If we allow them to represent us, we will lose as well.

We keep ignoring the forest for the trees.


Increasingly, it seems like a part of the diametric division we have in our culture is deciding whether problems -- like "terrorism" -- are due to individual bad people or a situational dynamic. That dictates how we address the problem, and so far we're not doing well.

At heart, all of this "stuff" is just another resource / territory contest, isn't it? The West interferes with the Middle East for strategic reasons -- largely oil but also control of certain ports in that part of the world. The response in that part of the world has been the rise of radical Islam -- take away all the Western interference, and what support does it have?

But once things get nasty, everything gets characterized on the basis of whatever horrendous thing happened last. Sure, we annihilated hundreds of thousands of innocents in Iraq, but then those guys cut that man's head off, so let's go back and do it again. And again ...

What's more, all of this has become a business for the combatants on both sides. McCain / Cheney et al. apparently get paid by the bullet or by the American body bag, so they will beat the drums of war at every opportunity.

But Al Quaeda and Isis are in "business" too. They're the Coke and Pepsi of jihadism at this point. They recruit on the Internet; advertise on social media. Hold prisoners for large cash ransoms. We are being manipulated into a cycle of war because it's making people on all sides MONEY.

We have built this beast, and we're not going to take it down by whack-a-mole-ing every group that arises to take advantage of the cash and the chaos to be had.

We're certainly not going to stop the cycle with drone strikes or another war in the desert or with more rhetoric over whose version of a 2,000 year-old religion is better.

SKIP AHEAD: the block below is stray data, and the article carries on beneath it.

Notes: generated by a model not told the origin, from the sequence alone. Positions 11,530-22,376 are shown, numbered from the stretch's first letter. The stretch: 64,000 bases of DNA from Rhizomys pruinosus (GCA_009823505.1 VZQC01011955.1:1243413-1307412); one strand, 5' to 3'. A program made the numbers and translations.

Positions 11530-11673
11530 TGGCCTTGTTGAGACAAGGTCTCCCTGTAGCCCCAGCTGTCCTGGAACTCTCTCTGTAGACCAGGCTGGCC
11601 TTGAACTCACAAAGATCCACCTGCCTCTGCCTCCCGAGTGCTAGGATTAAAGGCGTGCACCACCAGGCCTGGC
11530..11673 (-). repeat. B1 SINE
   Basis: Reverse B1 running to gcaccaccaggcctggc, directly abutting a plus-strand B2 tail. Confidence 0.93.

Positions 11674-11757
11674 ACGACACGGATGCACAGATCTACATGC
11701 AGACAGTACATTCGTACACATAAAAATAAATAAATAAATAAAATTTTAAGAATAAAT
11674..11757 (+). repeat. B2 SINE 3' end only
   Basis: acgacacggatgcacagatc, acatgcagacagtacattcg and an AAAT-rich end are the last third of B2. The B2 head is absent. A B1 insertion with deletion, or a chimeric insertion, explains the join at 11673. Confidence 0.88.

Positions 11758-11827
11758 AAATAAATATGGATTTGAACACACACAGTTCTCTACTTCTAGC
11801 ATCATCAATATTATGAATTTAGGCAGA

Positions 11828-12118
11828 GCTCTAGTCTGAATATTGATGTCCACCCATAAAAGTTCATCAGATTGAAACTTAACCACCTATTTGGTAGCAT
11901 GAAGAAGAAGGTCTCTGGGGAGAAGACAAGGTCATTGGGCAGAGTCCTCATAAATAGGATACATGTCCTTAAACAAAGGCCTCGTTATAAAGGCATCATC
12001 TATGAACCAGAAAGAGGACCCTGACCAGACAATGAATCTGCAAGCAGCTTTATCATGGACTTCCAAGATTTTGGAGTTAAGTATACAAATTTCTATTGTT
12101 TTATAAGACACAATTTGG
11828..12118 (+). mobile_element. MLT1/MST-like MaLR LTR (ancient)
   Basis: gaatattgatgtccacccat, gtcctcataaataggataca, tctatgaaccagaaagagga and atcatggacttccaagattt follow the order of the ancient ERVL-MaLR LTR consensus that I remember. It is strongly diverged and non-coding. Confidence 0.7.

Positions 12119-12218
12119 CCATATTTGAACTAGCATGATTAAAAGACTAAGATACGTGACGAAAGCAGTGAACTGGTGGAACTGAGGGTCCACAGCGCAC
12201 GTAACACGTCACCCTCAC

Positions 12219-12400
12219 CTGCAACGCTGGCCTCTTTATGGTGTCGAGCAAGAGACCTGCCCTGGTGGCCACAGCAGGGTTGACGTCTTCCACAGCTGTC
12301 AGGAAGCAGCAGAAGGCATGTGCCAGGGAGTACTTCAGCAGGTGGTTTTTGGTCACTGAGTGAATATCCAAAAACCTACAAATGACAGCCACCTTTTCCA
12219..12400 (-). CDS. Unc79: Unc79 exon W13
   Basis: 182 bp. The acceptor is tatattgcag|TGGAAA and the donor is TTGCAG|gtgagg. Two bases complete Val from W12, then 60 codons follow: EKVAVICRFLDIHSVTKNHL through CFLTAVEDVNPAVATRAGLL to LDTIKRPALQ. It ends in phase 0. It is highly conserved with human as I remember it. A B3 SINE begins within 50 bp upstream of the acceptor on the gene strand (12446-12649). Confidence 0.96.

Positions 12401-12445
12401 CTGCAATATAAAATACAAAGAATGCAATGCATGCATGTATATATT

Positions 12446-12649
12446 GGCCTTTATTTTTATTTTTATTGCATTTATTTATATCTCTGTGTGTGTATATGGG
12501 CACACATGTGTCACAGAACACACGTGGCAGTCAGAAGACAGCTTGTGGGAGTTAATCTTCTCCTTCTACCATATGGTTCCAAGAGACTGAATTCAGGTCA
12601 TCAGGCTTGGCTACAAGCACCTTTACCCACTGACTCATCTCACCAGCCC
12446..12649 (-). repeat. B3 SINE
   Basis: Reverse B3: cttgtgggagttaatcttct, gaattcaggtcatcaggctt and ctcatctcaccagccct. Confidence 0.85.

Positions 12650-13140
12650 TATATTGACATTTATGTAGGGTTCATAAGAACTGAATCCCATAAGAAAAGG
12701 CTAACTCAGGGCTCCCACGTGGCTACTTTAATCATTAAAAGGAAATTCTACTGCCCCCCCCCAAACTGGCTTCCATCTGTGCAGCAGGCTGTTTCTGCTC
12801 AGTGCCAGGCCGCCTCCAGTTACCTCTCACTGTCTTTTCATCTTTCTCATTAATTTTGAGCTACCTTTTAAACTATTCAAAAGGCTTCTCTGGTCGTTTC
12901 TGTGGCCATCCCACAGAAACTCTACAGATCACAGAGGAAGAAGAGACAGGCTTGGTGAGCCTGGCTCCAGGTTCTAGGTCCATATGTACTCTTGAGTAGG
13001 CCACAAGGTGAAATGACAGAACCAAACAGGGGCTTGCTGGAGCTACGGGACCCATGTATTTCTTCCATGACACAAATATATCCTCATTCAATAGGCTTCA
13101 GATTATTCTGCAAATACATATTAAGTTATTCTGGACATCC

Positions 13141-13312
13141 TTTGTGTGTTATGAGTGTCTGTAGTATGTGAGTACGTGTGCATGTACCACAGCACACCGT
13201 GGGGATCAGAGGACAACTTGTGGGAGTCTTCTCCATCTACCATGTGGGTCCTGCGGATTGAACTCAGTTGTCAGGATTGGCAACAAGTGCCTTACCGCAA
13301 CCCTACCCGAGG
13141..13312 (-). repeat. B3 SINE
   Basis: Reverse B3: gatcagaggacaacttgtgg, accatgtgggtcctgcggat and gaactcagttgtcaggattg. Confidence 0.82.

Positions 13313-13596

More empty Republican identity politics.


While living a certain way or being in a certain group may grant a useful perspective, Republicans / American conservatives try to substitute identity for ideas all the time.

It's what people do that matters, not who they are or where they come from. Being poor is no guarantee of understanding what needs to be done about poverty, just as being a woman has not helped Ernst understand what's wrong with the "personhood for zygotes" law she supports.

Rather than show sympathy for the poor, or for women, or for people of color, they simply find "one of them" and put them in front of a microphone, so long as they're willing to say that the status quo is fine, fine, fine.

Ernst didn't talk about helping the poor. She didn't talk about solving the issue. She didn't even express sympathy or empathy. She just claimed ownership of it, to lend credence to whatever nonsense she was spouting -- I really couldn't even tell what she was blathering about through her horrendous, staring, blank-eyed tour bus cadence.

This is a person who called Obama a dictator, and claimed that the U.N. has a secret plan to kick Iowans off of their farms. Her claimed qualification for office was some kind of creepy joke about castrating hogs (so she will be able to "cut pork?".

Republicans get creepier and creepier. This one is some kind of shiny sockpuppet with the same glittering sociopathy in her eyes Mitt Romney has.

She may have grown up poor (or not?) but she has a an entitled rich white man's grasp of the world.